For HPLC/DAD analyses dry extracts were reconstituted in 3 mL of the extracting solvent and immediately analyzed. Quantitative analyses were carried out on a UltiMate3000 “UHPLC focused” instrument equipped with a binary high pressure pump, a Photodiode Array detector, a Thermostatted Column Compartment and an Automated Sample Injector (Thermo Scientific, Italy). Collected data were processed through a Chromeleon Chromatography Information Management System v. 6.80. Chromatographic runs were all performed using a reverse-phase column (Gemini C18, 250 × 4.6 mm, 5 μm particle size, Phenomenex, Italy) equipped with a guard column (Gemini C18 4 × 3.0 mm, 5 μm particle size, Phenomenex, Italy). Wheat polyphenols were eluted with the following gradient of B (formic acid, 2.5% solution in acetonitrile) in A (2.5% solution of formic acid in water): 0 min: 5% B; 10 min: 15% B; 30 min: 25% B; 35 min: 30% B; 50 min: 90% B; then kept for 7 min at 100% B. The solvent flow rate was 1 mL/min and. Quantifications were carried out at 350 nm using orientin (R2 = 0.9999) as external standard; the detector was set at 280 nm to build the calibration curve for vanillic acid (R2 = 0.9997), whilst vitexin (R2 = 0.9999), caffeic acid and ferulic acid were quantified at 330 nm using the corresponding reference substances (R2 = 0.9999 and R2 = 0.9998, respectively). The same reference wavelength was used for the quantification of coumarins against p-coumaric acid (R2 = 0.9998). All analyses were carried out in triplicate.

2.1.5. Identification of main components via HPLC/ESI-MS

In order to unambiguously identify the chromatographic signals and/or to confirm peak assignments, a series of HPLC/ESI/MS analyses were performed on wheat samples. In this case, variable aliquots (1.0–1.5 mL) of the above mentioned hydro-alcoholic solutions coming from quantitative analyses (see previous paragraph) were transferred into standard laboratory vials and brought to dryness in vacuo with a rotary evaporator (Heidolph Laborota 400). The resulting yellowish residues were then re-dissolved in 500 μL of the original hydroalcoholic solution and submitted to qualitative analyses. The HPLC apparatus used was the same described above, whilst ESI mass spectra were acquired by a Thermo Scientific Exactive Plus Orbitrap MS (Thermo Fisher Scientific, Inc., Milan, Italy), using a heated electrospray ionization (HESI II) interface. Mass spectra were recorded operating in negative ion mode in the m/z range 120–1800 at a resolving power of 25,000 (full-width-at-half-maximum, at m/z 200, RFWHM), resulting in a scan rate of >1.5 scans/s when using automatic gain control target of 1.0 × 106 and a C-trap inject time of 250 ms, under the following conditions: capillary temperature 300°C, nebulizer gas (nitrogen) with a flow rate of 60 arbitrary units; auxiliary gas flow rate of 10 arbitrary units; source voltage 3 kV; capillary voltage 82.5 V; tube lens voltage 85 V. The Orbitrap MS system was tuned and calibrated in positive modes, by infusion of solutions of a standard mixture of sodium dodecyl sulfate (Mr 265.17 Da), sodium taurocholate (Mr 514.42 Da) and Ultramark (Mr 1621 Da). Data acquisition and analyses were performed using the Xcalibur software.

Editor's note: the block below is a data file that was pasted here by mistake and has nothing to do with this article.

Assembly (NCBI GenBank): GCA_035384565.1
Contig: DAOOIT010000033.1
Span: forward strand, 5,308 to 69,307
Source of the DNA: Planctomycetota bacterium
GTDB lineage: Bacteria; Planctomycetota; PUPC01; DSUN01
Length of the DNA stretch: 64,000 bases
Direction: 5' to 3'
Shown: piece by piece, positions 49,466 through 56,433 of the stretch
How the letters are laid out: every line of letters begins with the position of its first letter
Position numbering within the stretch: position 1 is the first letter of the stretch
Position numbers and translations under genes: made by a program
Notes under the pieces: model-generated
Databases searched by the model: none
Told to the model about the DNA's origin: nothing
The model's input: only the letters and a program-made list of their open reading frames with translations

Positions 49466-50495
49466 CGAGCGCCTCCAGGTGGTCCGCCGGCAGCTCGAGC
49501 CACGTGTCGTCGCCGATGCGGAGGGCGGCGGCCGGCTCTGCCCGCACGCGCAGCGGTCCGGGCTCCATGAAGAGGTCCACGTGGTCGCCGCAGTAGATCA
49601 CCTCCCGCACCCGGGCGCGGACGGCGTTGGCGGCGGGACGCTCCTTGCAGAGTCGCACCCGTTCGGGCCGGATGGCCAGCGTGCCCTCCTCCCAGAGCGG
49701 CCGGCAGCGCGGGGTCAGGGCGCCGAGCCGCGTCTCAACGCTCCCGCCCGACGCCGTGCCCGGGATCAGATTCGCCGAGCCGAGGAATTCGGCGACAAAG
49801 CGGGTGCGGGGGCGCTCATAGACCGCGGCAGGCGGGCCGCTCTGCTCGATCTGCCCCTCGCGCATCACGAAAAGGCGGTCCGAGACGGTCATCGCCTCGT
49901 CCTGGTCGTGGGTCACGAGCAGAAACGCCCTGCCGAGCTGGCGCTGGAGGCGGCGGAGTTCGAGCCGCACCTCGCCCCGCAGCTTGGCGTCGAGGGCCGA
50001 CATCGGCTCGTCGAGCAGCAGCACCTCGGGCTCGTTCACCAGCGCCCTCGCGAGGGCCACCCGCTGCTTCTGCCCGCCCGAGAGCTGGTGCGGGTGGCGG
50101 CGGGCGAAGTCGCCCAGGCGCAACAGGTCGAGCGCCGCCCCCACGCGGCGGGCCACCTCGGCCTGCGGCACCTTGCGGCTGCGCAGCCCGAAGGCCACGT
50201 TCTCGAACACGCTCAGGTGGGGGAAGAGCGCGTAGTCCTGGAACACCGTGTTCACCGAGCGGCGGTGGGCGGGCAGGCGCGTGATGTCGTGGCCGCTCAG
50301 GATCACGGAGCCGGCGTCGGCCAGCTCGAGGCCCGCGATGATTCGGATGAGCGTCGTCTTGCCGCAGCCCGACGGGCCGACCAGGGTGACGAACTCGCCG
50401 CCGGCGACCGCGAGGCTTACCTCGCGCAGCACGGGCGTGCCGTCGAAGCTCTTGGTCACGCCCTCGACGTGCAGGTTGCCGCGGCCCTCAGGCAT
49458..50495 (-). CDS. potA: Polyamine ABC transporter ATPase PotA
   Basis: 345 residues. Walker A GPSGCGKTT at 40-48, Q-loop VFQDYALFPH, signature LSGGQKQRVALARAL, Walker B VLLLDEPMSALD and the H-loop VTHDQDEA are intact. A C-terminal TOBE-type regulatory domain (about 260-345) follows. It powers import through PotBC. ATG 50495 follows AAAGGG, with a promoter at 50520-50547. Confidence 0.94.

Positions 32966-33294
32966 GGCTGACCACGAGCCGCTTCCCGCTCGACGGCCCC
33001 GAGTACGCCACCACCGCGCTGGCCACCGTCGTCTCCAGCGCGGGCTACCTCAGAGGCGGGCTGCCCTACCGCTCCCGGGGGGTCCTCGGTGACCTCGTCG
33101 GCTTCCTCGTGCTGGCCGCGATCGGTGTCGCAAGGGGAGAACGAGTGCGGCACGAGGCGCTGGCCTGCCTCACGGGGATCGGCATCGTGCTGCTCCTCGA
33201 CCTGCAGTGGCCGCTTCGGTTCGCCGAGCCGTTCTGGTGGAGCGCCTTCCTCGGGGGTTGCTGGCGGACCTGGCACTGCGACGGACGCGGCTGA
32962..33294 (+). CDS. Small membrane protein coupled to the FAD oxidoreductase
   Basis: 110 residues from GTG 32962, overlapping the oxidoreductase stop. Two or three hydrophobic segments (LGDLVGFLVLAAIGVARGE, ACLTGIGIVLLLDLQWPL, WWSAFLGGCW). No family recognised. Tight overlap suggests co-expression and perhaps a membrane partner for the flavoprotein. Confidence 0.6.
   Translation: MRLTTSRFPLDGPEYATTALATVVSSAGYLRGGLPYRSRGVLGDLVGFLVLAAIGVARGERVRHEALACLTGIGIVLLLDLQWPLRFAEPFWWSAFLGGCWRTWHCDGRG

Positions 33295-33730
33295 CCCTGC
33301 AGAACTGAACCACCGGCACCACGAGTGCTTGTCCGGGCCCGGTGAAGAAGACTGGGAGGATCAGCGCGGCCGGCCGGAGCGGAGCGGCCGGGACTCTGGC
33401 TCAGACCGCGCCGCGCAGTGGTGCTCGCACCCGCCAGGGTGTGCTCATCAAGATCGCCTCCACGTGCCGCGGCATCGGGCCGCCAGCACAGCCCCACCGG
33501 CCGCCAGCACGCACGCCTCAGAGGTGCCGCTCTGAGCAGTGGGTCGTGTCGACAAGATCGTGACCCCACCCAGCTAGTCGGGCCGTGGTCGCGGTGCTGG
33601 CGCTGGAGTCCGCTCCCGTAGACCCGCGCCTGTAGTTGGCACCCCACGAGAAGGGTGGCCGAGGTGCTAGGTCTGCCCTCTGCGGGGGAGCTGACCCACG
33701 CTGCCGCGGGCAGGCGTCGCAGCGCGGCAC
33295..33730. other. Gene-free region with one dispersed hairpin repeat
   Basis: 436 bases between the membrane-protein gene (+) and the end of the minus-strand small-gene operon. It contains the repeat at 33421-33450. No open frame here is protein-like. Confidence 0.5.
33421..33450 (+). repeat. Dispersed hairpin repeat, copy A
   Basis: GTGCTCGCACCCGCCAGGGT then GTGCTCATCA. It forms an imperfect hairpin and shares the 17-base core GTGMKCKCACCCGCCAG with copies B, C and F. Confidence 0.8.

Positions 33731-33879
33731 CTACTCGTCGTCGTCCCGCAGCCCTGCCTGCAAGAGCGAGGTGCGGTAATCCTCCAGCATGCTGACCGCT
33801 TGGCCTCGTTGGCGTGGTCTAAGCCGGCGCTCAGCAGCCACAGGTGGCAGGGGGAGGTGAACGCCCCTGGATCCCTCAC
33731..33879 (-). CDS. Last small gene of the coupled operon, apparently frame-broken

2.2. Glume image analysis

2.2.1. Samples details

For the glumes image analysis, ears of the same ten wheat landraces were reaped, at the time of maximum ripening, in order to include a widest morphological and environmental variability, the wheat ears were collected during three consecutive years (2012, 2013, 2014).

From three to six ears were sampled and from two to four glumes were removed from the spikelets of the ear middle section and from the both sides of each ear. The glumes were stored at room temperature under controlled conditions (20°C and 50% RH).

2.2.2. Images acquisition

Digital images of glumes samples were acquired using a flatbed scanner (ScanMaker 9800 XL, Microtek Denver, CO), applying the same resolution and scanning area conditions reported in Grillo et al. [4]. As suggested by Venora et al. [17], before digital image capture, the scanner was standardized according to the calibration protocol proposed by Shahin and Symons [18]. Morpho-colorimetric features were only measured for sound intact glumes, rejecting that ones with broken beak or shoulder, distinguishing in right and left side of the ear. A total of 902 wheat glumes were analyzed (Table 1).

CodeVariety/landraceSample amount
mar6Margherito 0697
mm1Manto di Maria 0195
rsc9Ruscia 0997
russg8Russello 13 SG897
sca1Scavuzza 0195
tre2Trentino 02119
tri2Tripolino 0280
tumsg3Tumminia SG394
urr1Urrìa 0188